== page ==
The difficulty in identifying the thorn helps us apply these verses to our own many and varied situations. We may face any manner of difficulties. Some of these have already been rehearsed in this blog in previous posts: the employer helpless as her business slides toward collapse; the employee powerless as he loses the job he loves (and which he needs to pay the bills), the health care professional expected to work without adequate PPE, the teacher with asthma being pressured into returning to the classroom, the person living on their own deprived of physical touch… The list goes on. Insert your own situation here. Paul could be speaking for us. The thorn in the flesh. The pattern of the cross. Weakness.

The thorn could be physical, or mental or relational. For us, it could be directly related to Corona Virus or not. Paul prayed for his skolops to be taken away, and we can pray this for ourselves. However, we may well receive the same answer Paul did (v 8). God sometimes gives us grace to cope with great difficulty, rather than taking that difficulty away. If this is your experience, depend on our gracious God who will give you all you need to get through. And as you lean on him, be confident that when you are at your weakest God will be at work in you and through you in his mighty power. You may be weak, but as you cry out to him and lean on him, this might just be the moment that God is going to use you in a special way.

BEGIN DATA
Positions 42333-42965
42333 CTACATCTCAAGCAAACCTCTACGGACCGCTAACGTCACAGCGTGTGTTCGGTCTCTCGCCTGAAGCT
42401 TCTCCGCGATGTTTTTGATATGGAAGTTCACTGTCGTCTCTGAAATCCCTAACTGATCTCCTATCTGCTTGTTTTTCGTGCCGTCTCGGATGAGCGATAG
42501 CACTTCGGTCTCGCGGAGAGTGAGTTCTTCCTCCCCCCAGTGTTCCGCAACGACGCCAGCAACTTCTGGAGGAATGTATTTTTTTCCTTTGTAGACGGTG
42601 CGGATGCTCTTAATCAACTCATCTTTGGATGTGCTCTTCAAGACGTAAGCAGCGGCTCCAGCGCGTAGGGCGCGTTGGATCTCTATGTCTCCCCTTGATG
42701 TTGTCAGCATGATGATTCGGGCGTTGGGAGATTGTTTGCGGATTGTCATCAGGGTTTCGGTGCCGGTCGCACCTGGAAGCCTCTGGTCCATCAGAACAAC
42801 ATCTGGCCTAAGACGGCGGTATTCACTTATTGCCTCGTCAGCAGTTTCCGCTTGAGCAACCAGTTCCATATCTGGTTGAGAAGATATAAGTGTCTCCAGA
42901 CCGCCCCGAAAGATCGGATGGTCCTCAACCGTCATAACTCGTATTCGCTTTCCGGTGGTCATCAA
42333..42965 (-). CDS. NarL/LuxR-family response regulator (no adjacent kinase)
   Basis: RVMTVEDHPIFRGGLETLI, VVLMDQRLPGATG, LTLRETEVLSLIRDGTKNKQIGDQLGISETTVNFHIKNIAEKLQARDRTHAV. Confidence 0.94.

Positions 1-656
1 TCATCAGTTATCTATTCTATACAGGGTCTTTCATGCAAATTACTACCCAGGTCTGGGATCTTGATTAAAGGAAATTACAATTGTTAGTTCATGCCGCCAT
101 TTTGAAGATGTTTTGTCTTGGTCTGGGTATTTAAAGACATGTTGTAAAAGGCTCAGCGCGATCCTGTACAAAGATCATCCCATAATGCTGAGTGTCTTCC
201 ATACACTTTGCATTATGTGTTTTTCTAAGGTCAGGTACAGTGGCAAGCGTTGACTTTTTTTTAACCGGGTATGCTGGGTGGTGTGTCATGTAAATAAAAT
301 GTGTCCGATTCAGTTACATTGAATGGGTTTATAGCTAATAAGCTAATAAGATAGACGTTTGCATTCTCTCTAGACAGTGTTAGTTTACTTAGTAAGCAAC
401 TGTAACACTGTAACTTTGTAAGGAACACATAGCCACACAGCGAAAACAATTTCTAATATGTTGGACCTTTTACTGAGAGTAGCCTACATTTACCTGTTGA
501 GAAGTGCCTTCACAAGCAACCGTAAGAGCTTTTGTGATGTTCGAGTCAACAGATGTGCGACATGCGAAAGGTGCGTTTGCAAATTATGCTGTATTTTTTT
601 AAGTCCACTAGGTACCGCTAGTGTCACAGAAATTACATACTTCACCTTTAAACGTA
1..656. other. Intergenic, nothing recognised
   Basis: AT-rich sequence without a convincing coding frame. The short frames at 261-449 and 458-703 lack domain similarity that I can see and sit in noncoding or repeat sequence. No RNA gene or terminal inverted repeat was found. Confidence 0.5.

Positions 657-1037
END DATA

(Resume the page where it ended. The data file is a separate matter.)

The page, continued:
This blog is part of a series. Click here to read previous articles.